The Palm Beach Story (1942)

26 Apr
The Palm Beach Story (1942)

How is it that a scene where that guy helps that woman with a wayward necklace clasps is one of the hottest scenes ever filmed? How?

Preston Sturges and Jacques Tati are two of my favorite – I use this word under duress – auteurs.  What made me put them in a sentence together, something I wouldn’t normally have thought to do? The Palm Beach Story is on TCM at midnight and I watched Tati’s Play Time (againagainagain) the other night, and just now I got to thinking about The Rich. Money in comedy is usually either blithely ignored (all Fred & Ginger movies) or paramount (almost all Chaplin), especially in the Depression-era stuff in which I tend to indulge.

But in these two films I’m talking about, there are millionaires pulling strings hither and yon (in Tati’s case, only one – the American in the Royal Garden sequence, though someone (maybe the American?) must own that company Hulot is interviewing with; in Palm Beach it’s tough to throw a rock without hitting an affluent white guy). And they’re generally likeable, despite the fact that they’re also complete if somewhat unconscious puppetmasters. Perhaps that’s what feels unusual: in recent news, the ultra-rich are almost never portrayed as, you know, possessing of basic decency. In our modern Depression, it’s hard for me to imagine a hit comedy coming out that would treat wealth so blithely.

I am, however, quite certain that Abe Froman of Ferris Bueller’s Day Off is a direct descendent – perhaps the son – of The Wienie King. You will never convince me otherwise.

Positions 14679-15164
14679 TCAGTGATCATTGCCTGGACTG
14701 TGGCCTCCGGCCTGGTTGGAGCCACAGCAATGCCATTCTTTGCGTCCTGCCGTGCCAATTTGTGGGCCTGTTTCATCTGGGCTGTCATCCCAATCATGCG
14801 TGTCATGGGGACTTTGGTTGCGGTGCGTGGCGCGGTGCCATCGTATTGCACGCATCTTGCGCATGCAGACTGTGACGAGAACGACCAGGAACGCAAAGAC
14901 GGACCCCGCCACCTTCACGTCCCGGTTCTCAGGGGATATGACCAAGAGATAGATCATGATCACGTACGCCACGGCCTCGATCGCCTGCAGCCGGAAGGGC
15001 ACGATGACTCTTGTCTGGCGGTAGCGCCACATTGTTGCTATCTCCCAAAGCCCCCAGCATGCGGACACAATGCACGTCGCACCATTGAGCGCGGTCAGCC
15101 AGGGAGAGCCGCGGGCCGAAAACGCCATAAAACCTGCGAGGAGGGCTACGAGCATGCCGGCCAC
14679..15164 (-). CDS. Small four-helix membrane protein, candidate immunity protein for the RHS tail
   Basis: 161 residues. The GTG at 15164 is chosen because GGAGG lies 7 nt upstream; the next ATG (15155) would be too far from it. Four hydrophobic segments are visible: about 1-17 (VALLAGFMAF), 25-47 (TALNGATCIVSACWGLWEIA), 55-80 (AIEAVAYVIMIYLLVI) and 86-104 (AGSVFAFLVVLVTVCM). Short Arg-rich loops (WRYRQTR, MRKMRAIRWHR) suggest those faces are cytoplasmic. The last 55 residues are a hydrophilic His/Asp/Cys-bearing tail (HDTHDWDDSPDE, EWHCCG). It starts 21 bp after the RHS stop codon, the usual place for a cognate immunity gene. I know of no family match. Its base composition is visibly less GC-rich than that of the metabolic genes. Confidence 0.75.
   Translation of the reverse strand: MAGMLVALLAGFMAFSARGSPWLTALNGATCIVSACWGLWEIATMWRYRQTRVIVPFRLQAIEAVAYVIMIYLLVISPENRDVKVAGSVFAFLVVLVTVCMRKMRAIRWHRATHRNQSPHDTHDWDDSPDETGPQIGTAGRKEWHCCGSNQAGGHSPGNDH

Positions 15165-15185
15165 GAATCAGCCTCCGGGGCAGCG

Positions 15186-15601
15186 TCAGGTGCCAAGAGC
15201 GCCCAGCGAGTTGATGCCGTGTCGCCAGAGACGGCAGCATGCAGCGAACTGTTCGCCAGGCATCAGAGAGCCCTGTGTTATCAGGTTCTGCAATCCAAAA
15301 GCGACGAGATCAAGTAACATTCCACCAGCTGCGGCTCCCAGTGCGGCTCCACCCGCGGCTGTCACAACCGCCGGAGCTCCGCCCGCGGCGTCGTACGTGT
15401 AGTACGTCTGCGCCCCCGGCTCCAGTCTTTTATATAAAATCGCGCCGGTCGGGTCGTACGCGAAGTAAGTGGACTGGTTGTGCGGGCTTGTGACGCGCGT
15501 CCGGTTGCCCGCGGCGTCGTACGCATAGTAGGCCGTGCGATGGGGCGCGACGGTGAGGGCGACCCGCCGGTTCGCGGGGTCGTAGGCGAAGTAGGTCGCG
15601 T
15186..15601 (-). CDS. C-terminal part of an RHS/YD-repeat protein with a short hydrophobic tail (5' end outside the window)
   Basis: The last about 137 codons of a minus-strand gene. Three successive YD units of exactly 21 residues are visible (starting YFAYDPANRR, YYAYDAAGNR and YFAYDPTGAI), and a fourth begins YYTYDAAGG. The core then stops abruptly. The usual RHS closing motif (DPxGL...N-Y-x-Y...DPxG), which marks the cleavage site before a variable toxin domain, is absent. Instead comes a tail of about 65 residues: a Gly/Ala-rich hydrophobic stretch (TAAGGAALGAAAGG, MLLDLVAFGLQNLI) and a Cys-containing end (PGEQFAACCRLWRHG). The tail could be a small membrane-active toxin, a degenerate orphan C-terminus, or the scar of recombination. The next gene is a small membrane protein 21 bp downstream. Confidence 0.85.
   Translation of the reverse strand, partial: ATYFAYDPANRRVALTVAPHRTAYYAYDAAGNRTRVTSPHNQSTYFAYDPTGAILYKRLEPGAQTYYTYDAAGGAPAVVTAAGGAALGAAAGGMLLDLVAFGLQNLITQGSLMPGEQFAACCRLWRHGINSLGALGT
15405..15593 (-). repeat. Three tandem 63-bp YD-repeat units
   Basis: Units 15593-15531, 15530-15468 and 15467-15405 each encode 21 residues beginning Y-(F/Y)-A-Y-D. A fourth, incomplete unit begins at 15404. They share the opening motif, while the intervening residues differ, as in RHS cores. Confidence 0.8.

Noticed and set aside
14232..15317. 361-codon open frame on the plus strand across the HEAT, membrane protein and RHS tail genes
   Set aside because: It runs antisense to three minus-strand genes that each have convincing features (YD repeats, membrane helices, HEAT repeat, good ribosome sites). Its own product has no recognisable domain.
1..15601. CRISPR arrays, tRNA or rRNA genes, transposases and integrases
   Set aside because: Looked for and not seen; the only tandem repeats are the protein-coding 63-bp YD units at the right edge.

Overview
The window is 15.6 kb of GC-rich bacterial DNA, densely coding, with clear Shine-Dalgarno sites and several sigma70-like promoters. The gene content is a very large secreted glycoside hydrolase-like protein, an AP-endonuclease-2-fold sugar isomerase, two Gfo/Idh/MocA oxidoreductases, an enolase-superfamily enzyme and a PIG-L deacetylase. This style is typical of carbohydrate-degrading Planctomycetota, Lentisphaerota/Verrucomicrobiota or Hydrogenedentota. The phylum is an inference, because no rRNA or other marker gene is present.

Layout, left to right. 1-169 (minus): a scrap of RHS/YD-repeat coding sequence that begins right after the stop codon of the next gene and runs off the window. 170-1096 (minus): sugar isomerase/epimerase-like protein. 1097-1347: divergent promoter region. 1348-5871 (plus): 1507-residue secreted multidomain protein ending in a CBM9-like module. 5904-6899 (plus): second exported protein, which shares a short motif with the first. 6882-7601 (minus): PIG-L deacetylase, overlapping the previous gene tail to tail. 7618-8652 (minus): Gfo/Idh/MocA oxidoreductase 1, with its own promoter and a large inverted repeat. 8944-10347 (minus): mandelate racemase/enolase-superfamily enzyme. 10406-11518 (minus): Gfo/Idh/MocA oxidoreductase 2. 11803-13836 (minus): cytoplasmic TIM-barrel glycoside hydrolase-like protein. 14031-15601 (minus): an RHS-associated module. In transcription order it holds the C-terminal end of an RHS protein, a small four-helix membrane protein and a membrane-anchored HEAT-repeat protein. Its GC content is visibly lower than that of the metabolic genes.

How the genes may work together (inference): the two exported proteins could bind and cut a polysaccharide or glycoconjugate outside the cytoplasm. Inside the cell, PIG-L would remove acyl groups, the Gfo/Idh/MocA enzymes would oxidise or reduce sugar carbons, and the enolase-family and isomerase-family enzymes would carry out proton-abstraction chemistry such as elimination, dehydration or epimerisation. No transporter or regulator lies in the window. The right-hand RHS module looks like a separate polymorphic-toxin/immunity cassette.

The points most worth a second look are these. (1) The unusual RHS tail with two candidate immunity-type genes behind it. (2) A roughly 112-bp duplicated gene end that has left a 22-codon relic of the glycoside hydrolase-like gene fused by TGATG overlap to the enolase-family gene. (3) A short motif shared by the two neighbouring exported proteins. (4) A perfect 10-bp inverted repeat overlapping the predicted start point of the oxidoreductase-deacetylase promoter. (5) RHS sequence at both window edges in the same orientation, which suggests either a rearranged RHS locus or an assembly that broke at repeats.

In the same vein, I like to think Frank Faylen’s taxi driver is Ernie of It’s a Wonderful Life – but why isn’t he in Bedford Falls? Do you think you know everything about Ernie’s life? Do you? Marvel Comics pulls this crap all the time. Why can’t Frank Faylen?

——–

I should also commit the brief blasphemy that this is my favorite Claudette Colbert performance. Yes, yes, It Happened One Night is a thing of beauty. “De gustibus non est disputandum” is tattooed on my bicep. Probably the finest work of Vallee and Astor, too. For McCrea, I have to lean more toward Sullivan’s Travels, which isn’t really surprising.

——–

And let’s meditate for a second on the ending. Without spoiling it, it’s a lot like the end of Shakespeare’s Twelfth Night. Which got me to pondering:

-time spent on an unusual  boat ride;

-significant time spent pretending to be someone else;

-a romantically fickle wealthy woman (though The Princess Centimillia is a drop less mournful than Olivia);

-and I think it could safely be said that Sirs Toby & Andrew could slip unnoticed into the Ale & Quail Club’s private car.

My conclusion? I don’t have one. But comedies are, as I’ll probably harp on repeatedly here, so seldom taken seriously as art and as craft (why award one when there’s a Dour and Important story out there), so a gentle formal comparison to Shakespeare couldn’t hurt my case, could it?

http://www.tcm.com/tcmdb/title/86154/The-Palm-Beach-Story/

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One Response to “The Palm Beach Story (1942)”

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  1. DVR Alert: Preston Sturges and more on 7/18 | I Humbly Suggest... - July 18, 2013

    […] p.m. – The Palm Beach Story (1942) – about which I’ve already written, is the day’s last Sturges and the first of Frank Rich’s guest programmer picks. The second […]

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